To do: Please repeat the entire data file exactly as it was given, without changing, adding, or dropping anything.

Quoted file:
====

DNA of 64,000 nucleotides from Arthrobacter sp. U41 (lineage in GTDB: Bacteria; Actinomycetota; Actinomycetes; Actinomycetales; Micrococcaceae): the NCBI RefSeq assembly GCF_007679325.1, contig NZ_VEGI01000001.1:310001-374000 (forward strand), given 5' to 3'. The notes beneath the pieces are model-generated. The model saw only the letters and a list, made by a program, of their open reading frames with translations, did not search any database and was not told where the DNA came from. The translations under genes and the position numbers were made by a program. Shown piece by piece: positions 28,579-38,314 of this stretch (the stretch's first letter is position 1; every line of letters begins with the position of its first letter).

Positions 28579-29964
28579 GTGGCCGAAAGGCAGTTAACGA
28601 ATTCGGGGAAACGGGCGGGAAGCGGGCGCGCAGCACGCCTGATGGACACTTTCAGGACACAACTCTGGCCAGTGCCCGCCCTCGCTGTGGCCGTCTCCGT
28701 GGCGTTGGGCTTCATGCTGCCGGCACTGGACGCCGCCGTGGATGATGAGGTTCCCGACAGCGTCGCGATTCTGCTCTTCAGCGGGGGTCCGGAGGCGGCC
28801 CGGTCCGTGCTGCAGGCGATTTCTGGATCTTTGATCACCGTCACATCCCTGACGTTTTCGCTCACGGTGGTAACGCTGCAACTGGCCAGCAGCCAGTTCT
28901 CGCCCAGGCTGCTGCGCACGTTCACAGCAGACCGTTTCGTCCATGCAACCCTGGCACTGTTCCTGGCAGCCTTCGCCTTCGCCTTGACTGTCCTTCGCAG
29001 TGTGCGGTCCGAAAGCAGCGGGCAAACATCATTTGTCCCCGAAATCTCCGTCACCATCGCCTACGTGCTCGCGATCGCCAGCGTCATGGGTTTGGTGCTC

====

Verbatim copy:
DNA of 64,000 nucleotides from Arthrobacter sp. U41 (lineage in GTDB: Bacteria; Actinomycetota; Actinomycetes; Actinomycetales; Micrococcaceae): the NCBI RefSeq assembly GCF_007679325.1, contig NZ_VEGI01000001.1:310001-374000 (forward strand), given 5' to 3'. The notes beneath the pieces are model-generated. The model saw only the letters and a list, made by a program, of their open reading frames with translations, did not search any database and was not told where the DNA came from. The translations under genes and the position numbers were made by a program. Shown piece by piece: positions 28,579-38,314 of this stretch (the stretch's first letter is position 1; every line of letters begins with the position of its first letter).

Positions 28579-29964
28579 GTGGCCGAAAGGCAGTTAACGA
28601 ATTCGGGGAAACGGGCGGGAAGCGGGCGCGCAGCACGCCTGATGGACACTTTCAGGACACAACTCTGGCCAGTGCCCGCCCTCGCTGTGGCCGTCTCCGT
28701 GGCGTTGGGCTTCATGCTGCCGGCACTGGACGCCGCCGTGGATGATGAGGTTCCCGACAGCGTCGCGATTCTGCTCTTCAGCGGGGGTCCGGAGGCGGCC
28801 CGGTCCGTGCTGCAGGCGATTTCTGGATCTTTGATCACCGTCACATCCCTGACGTTTTCGCTCACGGTGGTAACGCTGCAACTGGCCAGCAGCCAGTTCT
28901 CGCCCAGGCTGCTGCGCACGTTCACAGCAGACCGTTTCGTCCATGCAACCCTGGCACTGTTCCTGGCAGCCTTCGCCTTCGCCTTGACTGTCCTTCGCAG
29001 TGTGCGGTCCGAAAGCAGCGGGCAAACATCATTTGTCCCCGAAATCTCCGTCACCATCGCCTACGTGCTCGCGATCGCCAGCGTCATGGGTTTGGTGCTC